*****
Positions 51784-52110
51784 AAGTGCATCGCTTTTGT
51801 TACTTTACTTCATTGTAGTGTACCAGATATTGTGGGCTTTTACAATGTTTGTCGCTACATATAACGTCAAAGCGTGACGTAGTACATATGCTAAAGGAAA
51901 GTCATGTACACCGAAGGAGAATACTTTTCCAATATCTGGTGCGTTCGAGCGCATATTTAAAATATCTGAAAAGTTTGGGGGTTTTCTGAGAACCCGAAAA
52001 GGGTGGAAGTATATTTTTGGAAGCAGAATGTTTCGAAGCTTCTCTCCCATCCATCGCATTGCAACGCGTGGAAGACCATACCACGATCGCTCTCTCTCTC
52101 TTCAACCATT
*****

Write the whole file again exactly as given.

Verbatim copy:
Positions 51784-52110
51784 AAGTGCATCGCTTTTGT
51801 TACTTTACTTCATTGTAGTGTACCAGATATTGTGGGCTTTTACAATGTTTGTCGCTACATATAACGTCAAAGCGTGACGTAGTACATATGCTAAAGGAAA
51901 GTCATGTACACCGAAGGAGAATACTTTTCCAATATCTGGTGCGTTCGAGCGCATATTTAAAATATCTGAAAAGTTTGGGGGTTTTCTGAGAACCCGAAAA
52001 GGGTGGAAGTATATTTTTGGAAGCAGAATGTTTCGAAGCTTCTCTCCCATCCATCGCATTGCAACGCGTGGAAGACCATACCACGATCGCTCTCTCTCTC
52101 TTCAACCATT